January manufacturing sales show Canadian factories were slowing even before COVID-19 hit

Statistics Canada says manufacturing sales fell 0.2 per cent to $56.1 billion in January.

The agency says it was the fifth consecutive monthly decline.

Economists had expected a drop of 0.5 per cent for January, according to financial markets data firm Refinitiv.

Statistics Canada says sales were down in nine of 21 industries, led by lower sales in the transportation equipment and petroleum and coal products industries.

Sales of transportation equipment fell 6.0 per cent to $9.9 billion in January due to longer temporary shutdowns at some assembly plants as well as the recent closure of the General Motors plant in Oshawa, Ont. Petroleum and coal product sales fell 5.2 per cent to $5.9 billion due to lower sales volumes and lower prices.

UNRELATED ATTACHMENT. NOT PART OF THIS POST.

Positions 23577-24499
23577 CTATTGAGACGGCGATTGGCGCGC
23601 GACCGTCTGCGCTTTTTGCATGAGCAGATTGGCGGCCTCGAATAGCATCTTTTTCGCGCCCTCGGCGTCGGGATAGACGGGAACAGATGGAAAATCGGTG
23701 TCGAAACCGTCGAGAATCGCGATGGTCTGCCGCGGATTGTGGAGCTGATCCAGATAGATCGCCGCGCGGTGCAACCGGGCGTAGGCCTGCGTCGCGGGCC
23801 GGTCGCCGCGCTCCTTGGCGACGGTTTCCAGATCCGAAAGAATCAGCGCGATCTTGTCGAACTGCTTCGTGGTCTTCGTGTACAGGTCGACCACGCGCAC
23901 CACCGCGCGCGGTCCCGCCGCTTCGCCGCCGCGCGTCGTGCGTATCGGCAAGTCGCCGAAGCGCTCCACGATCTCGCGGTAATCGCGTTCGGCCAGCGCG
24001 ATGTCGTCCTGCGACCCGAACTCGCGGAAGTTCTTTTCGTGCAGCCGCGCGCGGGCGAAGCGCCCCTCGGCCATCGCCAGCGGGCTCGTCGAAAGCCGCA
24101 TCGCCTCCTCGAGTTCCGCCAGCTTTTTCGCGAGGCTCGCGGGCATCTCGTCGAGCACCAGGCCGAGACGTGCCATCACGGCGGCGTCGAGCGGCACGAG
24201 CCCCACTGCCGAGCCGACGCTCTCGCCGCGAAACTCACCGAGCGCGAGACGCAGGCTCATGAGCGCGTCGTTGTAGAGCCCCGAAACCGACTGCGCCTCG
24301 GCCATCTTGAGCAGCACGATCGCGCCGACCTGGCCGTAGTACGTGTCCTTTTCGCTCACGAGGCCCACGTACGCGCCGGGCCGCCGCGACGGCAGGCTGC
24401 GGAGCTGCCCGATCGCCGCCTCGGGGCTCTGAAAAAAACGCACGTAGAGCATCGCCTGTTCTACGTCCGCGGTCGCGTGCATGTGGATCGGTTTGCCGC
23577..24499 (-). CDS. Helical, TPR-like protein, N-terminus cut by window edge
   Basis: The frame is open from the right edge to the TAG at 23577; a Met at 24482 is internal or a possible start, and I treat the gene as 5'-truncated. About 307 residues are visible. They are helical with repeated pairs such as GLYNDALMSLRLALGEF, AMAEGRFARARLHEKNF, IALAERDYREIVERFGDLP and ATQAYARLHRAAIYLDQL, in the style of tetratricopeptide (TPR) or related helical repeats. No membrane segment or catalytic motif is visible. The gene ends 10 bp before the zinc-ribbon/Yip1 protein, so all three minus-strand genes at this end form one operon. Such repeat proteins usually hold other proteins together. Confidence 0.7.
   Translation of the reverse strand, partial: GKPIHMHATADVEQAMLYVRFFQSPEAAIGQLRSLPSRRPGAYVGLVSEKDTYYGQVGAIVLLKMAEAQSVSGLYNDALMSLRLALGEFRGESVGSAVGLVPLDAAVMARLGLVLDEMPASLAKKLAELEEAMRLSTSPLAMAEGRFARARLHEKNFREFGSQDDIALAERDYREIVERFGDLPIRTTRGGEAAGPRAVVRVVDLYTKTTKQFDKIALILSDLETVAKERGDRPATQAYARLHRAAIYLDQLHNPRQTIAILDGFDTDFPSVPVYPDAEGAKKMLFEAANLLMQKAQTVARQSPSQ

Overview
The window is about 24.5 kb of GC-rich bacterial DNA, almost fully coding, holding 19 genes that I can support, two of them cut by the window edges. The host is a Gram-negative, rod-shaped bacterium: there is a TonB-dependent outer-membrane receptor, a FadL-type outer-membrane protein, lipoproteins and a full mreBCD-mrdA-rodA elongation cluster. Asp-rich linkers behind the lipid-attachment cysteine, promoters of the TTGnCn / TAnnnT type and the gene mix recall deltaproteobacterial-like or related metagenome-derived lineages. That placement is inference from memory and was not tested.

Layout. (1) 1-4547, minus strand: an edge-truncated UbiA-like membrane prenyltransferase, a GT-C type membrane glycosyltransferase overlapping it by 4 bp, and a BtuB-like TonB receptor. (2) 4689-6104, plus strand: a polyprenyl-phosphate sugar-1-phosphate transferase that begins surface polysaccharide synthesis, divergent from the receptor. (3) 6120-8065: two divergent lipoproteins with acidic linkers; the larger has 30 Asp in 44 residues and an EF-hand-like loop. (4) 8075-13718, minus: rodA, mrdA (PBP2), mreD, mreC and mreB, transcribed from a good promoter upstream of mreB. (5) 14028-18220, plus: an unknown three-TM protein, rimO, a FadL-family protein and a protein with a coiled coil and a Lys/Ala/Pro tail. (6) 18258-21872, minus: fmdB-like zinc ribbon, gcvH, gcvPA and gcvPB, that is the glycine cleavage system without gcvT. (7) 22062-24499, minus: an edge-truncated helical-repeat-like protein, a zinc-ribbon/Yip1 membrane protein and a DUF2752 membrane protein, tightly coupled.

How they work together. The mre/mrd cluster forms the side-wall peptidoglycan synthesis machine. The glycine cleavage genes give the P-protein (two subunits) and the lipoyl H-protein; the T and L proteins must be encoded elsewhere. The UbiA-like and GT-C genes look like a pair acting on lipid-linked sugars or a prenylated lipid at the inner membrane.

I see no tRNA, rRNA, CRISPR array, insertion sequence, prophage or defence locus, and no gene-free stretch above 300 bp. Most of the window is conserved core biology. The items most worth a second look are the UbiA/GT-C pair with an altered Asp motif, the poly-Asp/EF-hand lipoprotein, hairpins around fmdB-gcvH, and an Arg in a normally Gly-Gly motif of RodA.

In volumes terms, manufacturing sales fell 0.4 per cent.

“With five consecutive months of shipment declines now on the books, this is a disappointing release which paints a picture of weak underlying momentum in the Canadian economy heading into the COVID-19 outbreak,” TD Bank economist Omar Abdelrahman said.

Scotiabank economist Derek Holt agrees with that assessment, saying in a note to clients Tuesday “what this overall set of figures continues to tell us is that the manufacturing sector was in rough shape well before global supply chains and demand got rattled by the COVID-19 shock.”


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